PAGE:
Snow appeared like alms that Thursday, freshly minted coins that glinted in the headlights’ glow, the long miles home through that blizzard flung, reckless, atop April’s blooms. The highway had closed, no one on the road save us. All broadcasts announced makeshift shelters in churches—I begged you to stop. You would not. When we hit a slick spot, when the car spun out, I counted each flash of the rail past my window—three, four—shouted pump the brakes. In those slow moments, I saw each plump flake that burdened the trees. I watched the median rise, white leviathan, white sea. The whole time, you screamed, I’m sorry I killed you. I cannot shake those words. I wound them tight to replace the dim thread that unspooled from me when, even as your body cooled among the mounting drifts, I still believed that we would weather death.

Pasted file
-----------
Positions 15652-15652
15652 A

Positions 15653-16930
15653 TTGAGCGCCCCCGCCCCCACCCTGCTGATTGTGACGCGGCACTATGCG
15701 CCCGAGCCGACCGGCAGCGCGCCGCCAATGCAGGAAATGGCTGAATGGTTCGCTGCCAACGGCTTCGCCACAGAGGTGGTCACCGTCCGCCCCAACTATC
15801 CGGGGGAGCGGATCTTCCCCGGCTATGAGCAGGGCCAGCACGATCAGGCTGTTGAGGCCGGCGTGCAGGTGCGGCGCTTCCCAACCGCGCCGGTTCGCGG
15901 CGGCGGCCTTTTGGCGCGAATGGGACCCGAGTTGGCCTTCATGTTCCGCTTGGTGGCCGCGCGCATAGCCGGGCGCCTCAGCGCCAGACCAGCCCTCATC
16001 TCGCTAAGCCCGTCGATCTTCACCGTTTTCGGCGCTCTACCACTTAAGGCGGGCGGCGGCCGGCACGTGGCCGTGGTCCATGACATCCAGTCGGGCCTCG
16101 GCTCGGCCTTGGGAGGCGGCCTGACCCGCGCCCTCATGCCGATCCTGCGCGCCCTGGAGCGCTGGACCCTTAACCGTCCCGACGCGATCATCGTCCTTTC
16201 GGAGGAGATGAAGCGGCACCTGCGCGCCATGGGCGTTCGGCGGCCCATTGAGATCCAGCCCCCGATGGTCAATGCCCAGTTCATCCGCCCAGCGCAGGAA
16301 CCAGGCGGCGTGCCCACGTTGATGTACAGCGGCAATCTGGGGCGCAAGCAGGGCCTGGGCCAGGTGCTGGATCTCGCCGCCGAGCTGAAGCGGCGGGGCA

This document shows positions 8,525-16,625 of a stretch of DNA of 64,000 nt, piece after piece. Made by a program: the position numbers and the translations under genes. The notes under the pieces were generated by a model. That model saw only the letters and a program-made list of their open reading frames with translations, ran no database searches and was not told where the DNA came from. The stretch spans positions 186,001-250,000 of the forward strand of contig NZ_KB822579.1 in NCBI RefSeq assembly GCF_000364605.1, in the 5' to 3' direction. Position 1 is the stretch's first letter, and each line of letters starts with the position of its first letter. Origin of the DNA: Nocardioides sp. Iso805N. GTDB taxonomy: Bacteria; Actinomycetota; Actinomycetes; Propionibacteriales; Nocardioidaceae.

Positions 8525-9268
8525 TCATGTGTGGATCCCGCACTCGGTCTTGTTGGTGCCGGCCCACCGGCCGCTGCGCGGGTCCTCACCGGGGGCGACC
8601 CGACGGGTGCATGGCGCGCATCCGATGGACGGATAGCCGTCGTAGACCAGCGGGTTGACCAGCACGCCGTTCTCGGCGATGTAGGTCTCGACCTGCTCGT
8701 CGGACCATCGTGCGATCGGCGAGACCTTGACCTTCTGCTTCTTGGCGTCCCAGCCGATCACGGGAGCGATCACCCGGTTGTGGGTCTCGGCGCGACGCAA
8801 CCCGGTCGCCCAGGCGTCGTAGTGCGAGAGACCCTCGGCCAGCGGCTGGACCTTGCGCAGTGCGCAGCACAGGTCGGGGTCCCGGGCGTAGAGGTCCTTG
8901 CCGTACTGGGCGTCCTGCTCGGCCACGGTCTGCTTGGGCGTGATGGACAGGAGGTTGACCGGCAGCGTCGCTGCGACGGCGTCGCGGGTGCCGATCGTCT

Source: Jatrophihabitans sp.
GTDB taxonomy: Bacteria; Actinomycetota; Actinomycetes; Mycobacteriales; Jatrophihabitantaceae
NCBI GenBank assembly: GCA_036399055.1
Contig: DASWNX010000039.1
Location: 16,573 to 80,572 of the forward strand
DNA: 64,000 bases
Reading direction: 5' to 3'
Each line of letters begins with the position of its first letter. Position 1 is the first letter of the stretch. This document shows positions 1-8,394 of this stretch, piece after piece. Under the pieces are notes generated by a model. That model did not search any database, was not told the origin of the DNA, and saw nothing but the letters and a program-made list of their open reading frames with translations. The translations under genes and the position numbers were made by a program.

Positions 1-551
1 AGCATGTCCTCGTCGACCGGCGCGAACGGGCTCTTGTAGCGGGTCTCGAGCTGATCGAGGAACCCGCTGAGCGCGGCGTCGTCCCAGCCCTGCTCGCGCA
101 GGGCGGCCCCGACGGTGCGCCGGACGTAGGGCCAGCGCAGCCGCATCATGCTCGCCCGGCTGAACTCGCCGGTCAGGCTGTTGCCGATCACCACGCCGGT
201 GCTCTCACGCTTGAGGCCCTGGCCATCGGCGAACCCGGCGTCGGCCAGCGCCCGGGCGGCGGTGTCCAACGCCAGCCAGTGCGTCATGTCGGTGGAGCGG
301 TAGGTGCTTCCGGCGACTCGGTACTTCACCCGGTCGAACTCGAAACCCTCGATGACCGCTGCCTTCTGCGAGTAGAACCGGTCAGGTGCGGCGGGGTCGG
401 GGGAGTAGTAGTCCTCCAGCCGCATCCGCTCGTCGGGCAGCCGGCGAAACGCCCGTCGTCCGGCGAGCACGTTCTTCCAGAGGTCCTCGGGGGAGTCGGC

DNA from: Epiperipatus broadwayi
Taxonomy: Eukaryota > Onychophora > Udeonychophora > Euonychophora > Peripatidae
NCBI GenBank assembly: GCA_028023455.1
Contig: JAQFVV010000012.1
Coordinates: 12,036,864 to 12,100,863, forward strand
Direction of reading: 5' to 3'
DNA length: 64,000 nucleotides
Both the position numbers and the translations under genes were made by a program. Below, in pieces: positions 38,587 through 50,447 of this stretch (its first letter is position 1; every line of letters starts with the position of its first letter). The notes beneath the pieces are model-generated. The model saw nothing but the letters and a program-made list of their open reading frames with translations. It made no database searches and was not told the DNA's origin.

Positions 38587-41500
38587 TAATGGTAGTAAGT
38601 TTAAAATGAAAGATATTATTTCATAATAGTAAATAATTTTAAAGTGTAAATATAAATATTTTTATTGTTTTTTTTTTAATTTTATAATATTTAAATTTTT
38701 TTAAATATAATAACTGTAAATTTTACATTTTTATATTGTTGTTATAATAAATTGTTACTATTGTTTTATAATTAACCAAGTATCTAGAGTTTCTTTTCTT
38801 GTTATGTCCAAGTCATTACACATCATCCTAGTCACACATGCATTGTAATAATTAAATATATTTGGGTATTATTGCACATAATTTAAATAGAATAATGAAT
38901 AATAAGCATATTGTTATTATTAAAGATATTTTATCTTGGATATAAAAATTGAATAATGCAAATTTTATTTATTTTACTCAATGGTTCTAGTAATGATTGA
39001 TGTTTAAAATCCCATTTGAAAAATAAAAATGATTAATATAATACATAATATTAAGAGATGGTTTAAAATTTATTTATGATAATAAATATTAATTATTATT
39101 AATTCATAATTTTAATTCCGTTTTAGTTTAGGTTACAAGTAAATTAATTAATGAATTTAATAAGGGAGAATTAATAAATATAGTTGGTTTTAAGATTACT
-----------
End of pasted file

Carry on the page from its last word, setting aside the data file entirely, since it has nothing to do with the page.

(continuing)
Birds Like Stones Fall from the Sky
The factory swaddles the town in gauze: pink, sweet aftermath of the plastics plant. The air is barely irritant, fleck of sand we smooth and shine. We inhale deep the scent of you: trifle, round dollop of redwing in winter. Wind-up toy, aerial animal who won’t take flight, you hop across the tabletop, clever ornament, wily device. We wait, tickled by your ticking, lean close for your withheld song. We fall like stones asleep to your metronome. All night, you click our shared mating call: too late, too late, too late.